6. Frank McIntyre on March 27, 2007 at 11:57 am

    I think the Divine discount rate is actually listed in the sealed portion.

    These are nice ideas, Nate. I think it is worth thinking about what kind of discount rate we are talking about. For example, one reason to discount the future is because it probably won’t happen but will be replaced by a different one (the Millenial reign, for example). This idea is standard probability mixed with expected utility theory (the stuff Julie loves :)). Another reason is because, even though the future will happen, you can’t wait for it because you are impatient.

    It seems unlikely to me that God’s discounting is due to impatience, because I think he is perfectly patient. Also, it seems to me that God knows exactly which future path is going to occur (although this is the sort of thing that people can argue about in the extremities). If these are true, God may well not discount the future that _He_ knows will occur at all. And he will completely discount (ie, deem irrelevant) all futures that He knows won’t occur. (Like the one where I get super powers).

    So I agree that there was a discounting signal to Wilford Woodruff and all of us in that revelation. And it was probably more along the lines of hinting to _us_ that the Millenial future was more distant than many people realized, and so we should adjust our discounting of the temporal future accordingly.

    I am not sure if this is any different than the way you were thinking about it, but I thought I’d write it down anyway.

  7. Eugene V. Debs on March 27, 2007 at 1:00 pm

    It seems to me that both Veblen’s and Posner’s arguments are based on more than a little mindreading: we have to know that Banker O’Malley is thinking a) I need to keep up with banker Jones (in the popular shorthand for pecuniary emulation) or b) I am really confident, or wish to appear confident, that I’m going to be around for a long time. Since both theories are ultimately speculative and necessarily narrative generating, they cannot “disprove” each other. Posner offers one explanation, Veblen another–are they always already mutually exclusive?

    Indeed, Veblen’s theory of pecuniary emulation could also be applied to nineteenth-century temples. The temples could argue both that the church was going to stick around for a long time and that the church had wealth at its disposal. Employing Veblen would explain why the celestial room in the Salt Lake Temple looks like an ornate nineteenth-century hotel lobby. If we are going to have mansions above, then, as Veblen would suggest, it would be reasonable to expect that the reification of said heavenly mansions would look an awful lot like popular conceptions of their earthly counterparts.

  8. Nate Oman on March 27, 2007 at 1:16 pm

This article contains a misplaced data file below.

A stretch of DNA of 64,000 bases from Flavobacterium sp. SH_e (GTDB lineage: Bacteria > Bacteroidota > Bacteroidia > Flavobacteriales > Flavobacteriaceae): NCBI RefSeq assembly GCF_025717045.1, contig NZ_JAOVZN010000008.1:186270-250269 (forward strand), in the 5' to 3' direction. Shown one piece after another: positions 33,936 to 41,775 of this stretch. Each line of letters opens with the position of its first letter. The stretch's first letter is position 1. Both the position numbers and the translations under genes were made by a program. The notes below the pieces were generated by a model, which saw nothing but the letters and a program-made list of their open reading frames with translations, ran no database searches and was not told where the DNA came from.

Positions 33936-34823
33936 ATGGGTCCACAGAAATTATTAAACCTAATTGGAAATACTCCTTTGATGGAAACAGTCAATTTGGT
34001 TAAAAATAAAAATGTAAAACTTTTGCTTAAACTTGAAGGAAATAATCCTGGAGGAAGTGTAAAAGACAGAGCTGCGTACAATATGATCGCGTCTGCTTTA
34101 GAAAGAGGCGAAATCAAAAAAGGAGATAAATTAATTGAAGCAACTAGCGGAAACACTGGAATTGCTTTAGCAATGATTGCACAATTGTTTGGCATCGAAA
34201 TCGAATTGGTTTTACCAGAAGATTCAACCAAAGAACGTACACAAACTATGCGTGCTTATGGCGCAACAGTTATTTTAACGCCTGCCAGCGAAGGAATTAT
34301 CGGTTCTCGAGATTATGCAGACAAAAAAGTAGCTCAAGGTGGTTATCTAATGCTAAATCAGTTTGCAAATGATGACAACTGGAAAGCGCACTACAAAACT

Gene: Posner’s theory — unlike Veblen’s — doesn’t require that Banker O’Malley be thinking about signalling. It only requires that prospective customers distrust bankers in cheap suits. An economic signal need not be an intentional act.

  9. Eugene V. Debs on March 27, 2007 at 1:44 pm

    Nate–

    Then, to take your statement in #8 at face value, Posner read the minds of customers. There is probably no valid empirical evidence for your assertion that customers distrust bankers in cheap suits since, citing Veblen or Posner or both, bankers operating in the real world and not in some small-sample-size study don’t wear cheap suits. This assumption also requires that the majority of bank customers be able to tell the difference between suits. This is also a dubious proposition, since most of the adult population has some kind of bank account, but a relatively small proportion of the population even wears suits, let alone purchases them.

    Furthermore, your assertion that “an economic signal need not be an intentional act” does not exonerate Posner from reading the minds of the Banker. Again, where is the hard data supporting the unintentional nature of how bankers design their wardrobes or their banks? Are you really suggesting that in every case bankers make these decisions without regard to social norms, class distinction, and so on?

    I am not defending Veblen in absolute terms, nor am I saying that Posner is absolutely wrong. I think the act of a banker building a new building or a prophet building a temple makes decisions for complicated reasons. Throwing out a pretty good, though very difficult to prove, explanation of behavior–bankers want to appear wealthy and so build buildings that conform to pecuniary cannons of taste–because it conflicts with another pretty good, though very difficult to prove, explanation of behavior–bankers build expensive buildings because they want to project an image of stability–is very limiting.